The Most Important Numbers in Your Business Are?

Today I’m going to give you a simple challenge that will take five minutes to implement each week but can save you a ton of wasted time and energy that you can leverage into profit.

Do you know what the most important numbers in your business are? What comes to mind when I ask that question?

Profit? Sales? Expenses? Ultimately these are the most important numbers but these are actually a ‘result’ of other numbers in the business, rather than ‘raw’ numbers themselves.

Profit is a result of sales minus expenses. Sales are the result of generating X number of leads and converting that to business. Generating X number of leads is the result of marketing yourself to a potential audience of Y. And so on it goes.

For every number in the business you can find other numbers that feed into it. They all finish at the same point though and determine what your profit is.

So if you are interested in increasing your profits, you can actually waste a lot of energy playing the wrong numbers in your business. You might try to sell more stuff (products or services) when you might actually be better off just increasing your prices. You could decide to increase your advertising spend when you might be better off improving your conversion rate on the leads you are already generating. And so on…

The number of numbers you can play with is huge but the more you know your numbers, the better you’ll become at working out which ones are going to give you the best results. In fact you might have heard the saying: “What isn’t measured can’t be managed.” In business this is so true so if you really want to manage your business, you need to start measuring otherwise your it could be more of a lottery than a business.

Pick a number

So what I invite you to do, is to commit to five minutes each week to identifying a new number that you are going to track or calculate in your business and set up a new habit of collection. Each week add a new number and a new collection habit and within ten weeks you’ll have ten new metrics that you can use to find the leverage points in your business.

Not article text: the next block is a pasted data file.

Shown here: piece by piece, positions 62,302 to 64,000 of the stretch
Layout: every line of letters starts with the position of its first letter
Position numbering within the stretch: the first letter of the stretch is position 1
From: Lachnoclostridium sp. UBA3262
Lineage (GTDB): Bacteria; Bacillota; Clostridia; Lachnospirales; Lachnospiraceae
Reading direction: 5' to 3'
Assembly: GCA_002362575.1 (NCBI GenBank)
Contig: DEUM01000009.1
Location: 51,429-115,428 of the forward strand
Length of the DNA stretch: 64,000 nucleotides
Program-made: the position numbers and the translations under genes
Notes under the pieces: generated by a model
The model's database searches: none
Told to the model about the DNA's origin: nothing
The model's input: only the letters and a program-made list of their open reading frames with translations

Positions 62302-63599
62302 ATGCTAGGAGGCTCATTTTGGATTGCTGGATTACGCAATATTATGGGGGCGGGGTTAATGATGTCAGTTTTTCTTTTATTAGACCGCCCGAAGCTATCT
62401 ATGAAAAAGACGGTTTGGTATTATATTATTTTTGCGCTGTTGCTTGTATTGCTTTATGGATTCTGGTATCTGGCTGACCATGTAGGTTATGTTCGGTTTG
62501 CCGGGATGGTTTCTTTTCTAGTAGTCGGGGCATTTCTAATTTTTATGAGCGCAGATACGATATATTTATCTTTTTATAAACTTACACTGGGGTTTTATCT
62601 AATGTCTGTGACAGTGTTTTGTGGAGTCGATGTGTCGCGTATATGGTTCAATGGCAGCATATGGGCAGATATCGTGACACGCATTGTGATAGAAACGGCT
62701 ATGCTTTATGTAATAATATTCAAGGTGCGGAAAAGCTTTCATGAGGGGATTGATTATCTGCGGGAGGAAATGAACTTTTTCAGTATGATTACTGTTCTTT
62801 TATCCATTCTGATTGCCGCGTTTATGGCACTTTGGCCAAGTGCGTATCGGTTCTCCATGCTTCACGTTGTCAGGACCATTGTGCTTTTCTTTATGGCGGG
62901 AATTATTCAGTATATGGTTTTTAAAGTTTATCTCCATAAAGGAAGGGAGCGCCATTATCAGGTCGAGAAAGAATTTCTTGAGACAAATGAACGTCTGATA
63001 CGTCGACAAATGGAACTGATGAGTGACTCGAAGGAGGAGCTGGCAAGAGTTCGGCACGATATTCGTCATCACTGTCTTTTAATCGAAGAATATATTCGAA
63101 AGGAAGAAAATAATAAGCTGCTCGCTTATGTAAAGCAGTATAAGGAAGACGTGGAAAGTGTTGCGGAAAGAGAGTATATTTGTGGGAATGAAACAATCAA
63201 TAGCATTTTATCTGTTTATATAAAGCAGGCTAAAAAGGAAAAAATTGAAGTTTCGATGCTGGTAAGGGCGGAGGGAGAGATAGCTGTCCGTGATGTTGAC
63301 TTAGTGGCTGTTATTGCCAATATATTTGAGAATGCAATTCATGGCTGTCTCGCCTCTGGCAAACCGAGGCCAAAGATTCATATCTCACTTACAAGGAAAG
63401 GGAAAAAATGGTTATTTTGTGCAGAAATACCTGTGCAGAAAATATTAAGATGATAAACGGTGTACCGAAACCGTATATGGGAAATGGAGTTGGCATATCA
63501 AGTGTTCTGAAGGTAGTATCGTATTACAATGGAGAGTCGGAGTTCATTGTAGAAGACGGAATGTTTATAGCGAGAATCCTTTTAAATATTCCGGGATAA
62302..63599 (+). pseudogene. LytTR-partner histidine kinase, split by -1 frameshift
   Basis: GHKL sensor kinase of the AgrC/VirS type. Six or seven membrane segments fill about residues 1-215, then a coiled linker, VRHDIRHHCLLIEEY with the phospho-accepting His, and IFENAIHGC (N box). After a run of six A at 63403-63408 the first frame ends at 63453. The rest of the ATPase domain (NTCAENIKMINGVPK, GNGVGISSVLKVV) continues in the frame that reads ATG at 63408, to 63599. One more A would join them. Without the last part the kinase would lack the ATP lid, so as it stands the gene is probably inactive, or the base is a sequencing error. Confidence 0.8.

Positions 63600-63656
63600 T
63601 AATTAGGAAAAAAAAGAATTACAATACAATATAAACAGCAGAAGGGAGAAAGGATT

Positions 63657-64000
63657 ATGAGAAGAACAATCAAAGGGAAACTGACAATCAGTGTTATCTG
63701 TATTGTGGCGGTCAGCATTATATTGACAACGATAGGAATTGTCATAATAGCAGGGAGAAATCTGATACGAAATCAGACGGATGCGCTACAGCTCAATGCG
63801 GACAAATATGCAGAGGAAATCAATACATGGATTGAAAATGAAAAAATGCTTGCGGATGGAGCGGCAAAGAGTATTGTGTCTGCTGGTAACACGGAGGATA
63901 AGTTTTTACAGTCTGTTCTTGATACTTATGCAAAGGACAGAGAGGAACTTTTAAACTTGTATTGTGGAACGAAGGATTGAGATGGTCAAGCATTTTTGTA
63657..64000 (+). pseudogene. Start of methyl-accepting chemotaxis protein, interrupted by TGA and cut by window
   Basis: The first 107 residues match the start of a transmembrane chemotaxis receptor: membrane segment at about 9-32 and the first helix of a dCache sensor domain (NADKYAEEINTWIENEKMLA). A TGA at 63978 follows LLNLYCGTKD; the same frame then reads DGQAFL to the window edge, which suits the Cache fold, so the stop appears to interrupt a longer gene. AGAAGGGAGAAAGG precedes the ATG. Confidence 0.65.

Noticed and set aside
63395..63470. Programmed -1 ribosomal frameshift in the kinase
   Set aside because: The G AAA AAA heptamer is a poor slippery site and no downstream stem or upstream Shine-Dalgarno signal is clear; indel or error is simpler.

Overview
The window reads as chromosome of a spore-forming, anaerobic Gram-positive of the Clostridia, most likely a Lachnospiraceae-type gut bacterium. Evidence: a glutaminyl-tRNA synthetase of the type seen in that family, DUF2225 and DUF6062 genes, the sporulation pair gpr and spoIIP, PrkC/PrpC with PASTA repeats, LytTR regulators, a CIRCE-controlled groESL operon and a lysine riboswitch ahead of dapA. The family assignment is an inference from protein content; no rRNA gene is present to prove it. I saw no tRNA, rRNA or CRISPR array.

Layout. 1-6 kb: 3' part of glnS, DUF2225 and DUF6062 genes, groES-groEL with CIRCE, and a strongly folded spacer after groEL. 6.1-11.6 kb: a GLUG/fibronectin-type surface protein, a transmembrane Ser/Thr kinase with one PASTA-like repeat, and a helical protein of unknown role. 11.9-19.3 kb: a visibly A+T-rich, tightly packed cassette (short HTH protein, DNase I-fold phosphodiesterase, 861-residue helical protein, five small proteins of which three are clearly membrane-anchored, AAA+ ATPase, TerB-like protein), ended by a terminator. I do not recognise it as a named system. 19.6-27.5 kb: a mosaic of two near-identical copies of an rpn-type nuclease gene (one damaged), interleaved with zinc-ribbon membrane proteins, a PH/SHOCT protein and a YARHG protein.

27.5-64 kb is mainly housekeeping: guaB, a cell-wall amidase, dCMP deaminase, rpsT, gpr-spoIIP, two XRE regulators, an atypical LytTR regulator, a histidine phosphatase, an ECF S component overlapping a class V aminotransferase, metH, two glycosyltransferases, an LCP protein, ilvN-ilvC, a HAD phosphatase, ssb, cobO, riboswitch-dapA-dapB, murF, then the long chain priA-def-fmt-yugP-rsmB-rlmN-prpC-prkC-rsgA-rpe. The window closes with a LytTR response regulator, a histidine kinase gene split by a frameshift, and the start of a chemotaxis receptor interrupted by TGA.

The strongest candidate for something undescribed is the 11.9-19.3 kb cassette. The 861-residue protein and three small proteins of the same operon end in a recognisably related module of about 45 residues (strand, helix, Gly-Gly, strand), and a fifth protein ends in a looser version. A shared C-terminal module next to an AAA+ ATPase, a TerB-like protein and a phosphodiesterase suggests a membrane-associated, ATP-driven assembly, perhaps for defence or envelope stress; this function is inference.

Initially, the numbers may be meaningless but as you observe them over time, you’ll find trends emerging and you’ll understand relationships between different sets. If you don’t know how to make meaning of the numbers yet, that’s fine, it’s the habit of collecting them that matters most at this point. (I can help you make meaning later – see below for a note on that)

Below is a selection of numbers that you might want to consider tracking or calculating on a regular basis (go for weekly or monthly).

Pick the low hanging fruit, the easiest numbers you know how to collect and track them on a spreadsheet if you can or, if spreadsheets make your head spin, just do it on paper.

  • Sales conversations held in a week
  • Sales generated (both in units and dollars)
  • Number of people you’ve followed up with in a week
  • Leads generated by an ad campaign
  • “Source” of new leads
  • Number of calls via Yellow Pages
  • Number of people walking into your store
  • Engagement on social media (Facebook shares, LinkedIn profile views…)
  • Website visitors
  • “Bounce rate” from your website
  • Time spent on website or number of pages visited
  • Email open rates
  • Link clicks on emails
  • Click through rate on web banners, etc
  • New subscribers via your website
  • Average sale per customer
  • Cost per lead
  • Inquiries received
  • Billable hours per week
  • Sales/week
  • Expenses as a percentage of sales
  • Number of return customers
  • “Abandonment rate” on your website shopping cart
  • Refund/Return rate

No doubt you will come up with other numbers that are suitable for your business. You know your business better than I do so follow your own instincts on that.

And if there are questions arising once you’ve collected some data, put your questions below drop me a line and I’ll be happy to go into more detail about how to make it useful.

Good luck with it and don’t get too bogged down in it – five or ten minutes per metric should be plenty. And when you get tempted to let it slide or put it off, just remember, what isn’t measured can’t be managed.

Do you avoid the numbers in your business or do you understand the value already? Comments and questions are welcome below.

Any tips to share on how you ‘make more time’? Drop them in the comments below.

About the Author Brett Jarman

I've been self-employed since I was 19​ (and that was quite some time ago) and have owned manufacturing, service and consulting businesses ever since. Every business goes through stages and each stage in each business needs a different strategy to flourish and prosper. I can teach you about the stages and the strategies to shortcut your success.

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